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26 July 2018 at 17:36 #55533ButlerMember
Myself and another independent sole trader are looking at taking on a shop between us in order to share both the financial and time costs. We have both been self employed for some time making and selling handcrafted items and we do not wish to start a partnership if possible.
We will split all costs of the premises rent, insurance etc.. 50/50.
We will each keep our own income for goods sold and fill in our separate tax returns as usual.
We want to establish that this is possible and that we will not be treated as one retail business and as such be subject to the VAT threshold for one combined business income. Ideally we wish to have individual VAT thresholds as we are completely separate businesses.
We will have to set up a holding bank account facility for taking card payments as customers may wish to purchase items from both of us in one transaction, and it would be awkward to make them pay separately. Funds from this account will then be transferred accordingly to our own accounts.
Any advice on how we go about this would be most appreciated27 July 2018 at 15:34 #55899vatconsultantMember
HMRC understand there are many businesses that are artificially split to avoid VAT and hence will consider this to be a single business if the two businesses have “Financial, economic and organisational”links which is base on the legislation (VATA 1994, Sch 1, para 1A; FA 1997, s 31) which states the following:
“1A(1) – Paragraph 2 below is for the purpose of preventing the maintenance or creation of any artificial separation of business activities carried on by two or more persons from resulting in an avoidance of VAT.
2 – In determining for the purposes of subparagraph 1A above whether any separation of business activities is artificial, regard shall be had to the extent to which the different persons carrying on those activities are closely bound to one another by financial, economic or organisational links.”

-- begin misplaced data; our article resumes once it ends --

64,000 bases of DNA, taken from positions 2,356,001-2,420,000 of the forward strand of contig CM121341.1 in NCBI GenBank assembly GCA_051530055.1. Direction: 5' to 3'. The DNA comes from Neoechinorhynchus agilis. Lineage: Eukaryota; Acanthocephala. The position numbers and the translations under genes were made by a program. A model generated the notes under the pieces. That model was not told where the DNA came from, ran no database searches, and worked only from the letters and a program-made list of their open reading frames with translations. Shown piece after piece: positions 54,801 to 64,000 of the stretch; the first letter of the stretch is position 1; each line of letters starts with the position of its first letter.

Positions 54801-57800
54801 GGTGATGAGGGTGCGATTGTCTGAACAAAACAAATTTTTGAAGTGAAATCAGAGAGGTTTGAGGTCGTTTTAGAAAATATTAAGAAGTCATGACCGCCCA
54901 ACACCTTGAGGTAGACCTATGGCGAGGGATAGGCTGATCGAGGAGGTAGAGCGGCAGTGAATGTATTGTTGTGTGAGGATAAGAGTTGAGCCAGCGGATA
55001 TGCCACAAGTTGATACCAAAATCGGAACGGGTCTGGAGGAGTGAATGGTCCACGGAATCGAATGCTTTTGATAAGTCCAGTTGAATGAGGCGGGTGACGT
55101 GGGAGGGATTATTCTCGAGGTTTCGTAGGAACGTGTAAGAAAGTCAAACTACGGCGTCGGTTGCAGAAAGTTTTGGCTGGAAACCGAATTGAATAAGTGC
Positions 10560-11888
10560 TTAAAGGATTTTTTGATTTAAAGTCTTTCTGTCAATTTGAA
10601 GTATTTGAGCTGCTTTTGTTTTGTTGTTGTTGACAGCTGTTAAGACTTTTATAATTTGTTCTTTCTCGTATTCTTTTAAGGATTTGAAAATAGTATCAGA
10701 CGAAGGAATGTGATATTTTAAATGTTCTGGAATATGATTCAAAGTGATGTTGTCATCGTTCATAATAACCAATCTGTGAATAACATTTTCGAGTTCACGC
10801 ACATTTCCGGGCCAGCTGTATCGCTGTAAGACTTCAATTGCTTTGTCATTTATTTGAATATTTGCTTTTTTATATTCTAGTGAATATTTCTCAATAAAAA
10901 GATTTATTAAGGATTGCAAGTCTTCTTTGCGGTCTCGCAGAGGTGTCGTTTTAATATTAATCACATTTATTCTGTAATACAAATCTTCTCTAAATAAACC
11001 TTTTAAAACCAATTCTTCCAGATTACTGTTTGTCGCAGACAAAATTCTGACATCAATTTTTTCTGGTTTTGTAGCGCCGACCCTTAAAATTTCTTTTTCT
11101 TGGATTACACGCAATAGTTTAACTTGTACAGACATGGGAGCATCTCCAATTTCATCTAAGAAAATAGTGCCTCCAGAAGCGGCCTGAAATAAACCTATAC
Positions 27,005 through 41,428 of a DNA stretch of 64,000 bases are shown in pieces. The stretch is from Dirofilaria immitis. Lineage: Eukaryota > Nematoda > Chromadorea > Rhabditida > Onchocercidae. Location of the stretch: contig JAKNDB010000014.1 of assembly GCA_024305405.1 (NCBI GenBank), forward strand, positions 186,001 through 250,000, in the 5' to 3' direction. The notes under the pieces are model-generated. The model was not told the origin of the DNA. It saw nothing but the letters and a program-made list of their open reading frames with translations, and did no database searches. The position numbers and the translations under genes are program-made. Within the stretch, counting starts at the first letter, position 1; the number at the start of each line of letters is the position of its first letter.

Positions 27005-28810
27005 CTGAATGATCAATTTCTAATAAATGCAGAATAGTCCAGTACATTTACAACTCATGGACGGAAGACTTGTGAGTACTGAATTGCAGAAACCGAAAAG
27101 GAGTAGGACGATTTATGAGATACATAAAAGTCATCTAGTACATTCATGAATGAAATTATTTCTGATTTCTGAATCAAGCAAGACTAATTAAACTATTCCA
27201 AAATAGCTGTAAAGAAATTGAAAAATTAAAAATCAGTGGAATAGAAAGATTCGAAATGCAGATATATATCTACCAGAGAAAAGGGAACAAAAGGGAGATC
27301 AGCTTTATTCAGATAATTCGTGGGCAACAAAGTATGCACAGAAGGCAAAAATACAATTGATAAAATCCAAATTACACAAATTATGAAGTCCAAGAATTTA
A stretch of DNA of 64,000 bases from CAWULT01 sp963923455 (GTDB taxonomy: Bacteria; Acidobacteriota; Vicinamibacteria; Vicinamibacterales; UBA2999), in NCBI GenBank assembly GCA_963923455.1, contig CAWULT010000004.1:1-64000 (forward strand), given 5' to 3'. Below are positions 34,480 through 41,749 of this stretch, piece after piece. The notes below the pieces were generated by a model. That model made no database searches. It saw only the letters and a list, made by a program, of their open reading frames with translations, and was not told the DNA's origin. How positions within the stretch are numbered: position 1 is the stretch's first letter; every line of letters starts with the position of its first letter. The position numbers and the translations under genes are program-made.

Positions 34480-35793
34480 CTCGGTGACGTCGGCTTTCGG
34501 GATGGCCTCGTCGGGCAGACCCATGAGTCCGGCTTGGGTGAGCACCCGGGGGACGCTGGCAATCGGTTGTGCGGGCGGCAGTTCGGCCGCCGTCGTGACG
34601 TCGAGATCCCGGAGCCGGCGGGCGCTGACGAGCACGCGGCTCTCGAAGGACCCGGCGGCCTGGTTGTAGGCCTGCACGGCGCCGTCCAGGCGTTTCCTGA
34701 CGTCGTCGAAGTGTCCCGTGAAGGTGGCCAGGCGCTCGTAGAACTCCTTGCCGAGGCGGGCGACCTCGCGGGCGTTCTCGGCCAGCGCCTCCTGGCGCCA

For further details on what these links mean you can check on the legislation above but in simple language:
(i) Financial links – one business should not be providing financial support to the other business or have common financial interests.
(ii) Economic links means the businesses should not service same customers or have same economic objectives nor should the activities benefit each other.
(iii) Organisational links – the businesses should not use the same equipment, employees, management, premises etc.
If your business have these links, HRMC may issue the following based on the above anti-avoidance measure:
(a) A direction- accept two businesses but from now on both under one VAT account. No retrospective VAT
(b) Alternative – Retrospective VAT registration and concludes business should have always operated as one;you will then be required to pay penalties and interest etc for unpaid VAT.
Clarify HMRC’s view if your business have significant links,try to separate business as much as you can if you do not want to be caught with this anti-avoidance legislation, or if issued with a directive you can appeal- remember HMRC is not always right through one can only be successful if HMRC is unreasonable with respect to these kind of cases etc
Food for thought!
A recent case relating to Mr & Mrs Belcher who traded as a barber shop from 1991 and his wife as a ladies hairdresser from 1997 to 2005 using the same premises , banking the sales in one account, both businesses were included as one in a partnership return, with both spouses named as partners. HMRC’s viewpoint was the businesses were single entity for VAT and this was supported by aspects on the Belcher’s businesses. However couple appealed and won the appeal based on:
The judge found the following facts:
– Separate Cash flow: businesses paid for cash expenses separately from their respective tills;
– Staff Management: hiring and firing was done independently; and
– No Partnership:Though partnership returns were files, the key point was that there had been ‘no conscious intention to run a single business in partnership’
Many tax advisers were surprised with the decision of the appeal. However the case still illustrates that separate entities need to take into account all factors to create independent businesses, and commercial reality must clearly indicate that separate entities are in place. Any transgressions will result in HMRC almost certainly challenging the separation, either from a current date or, in some cases, retrospectively.
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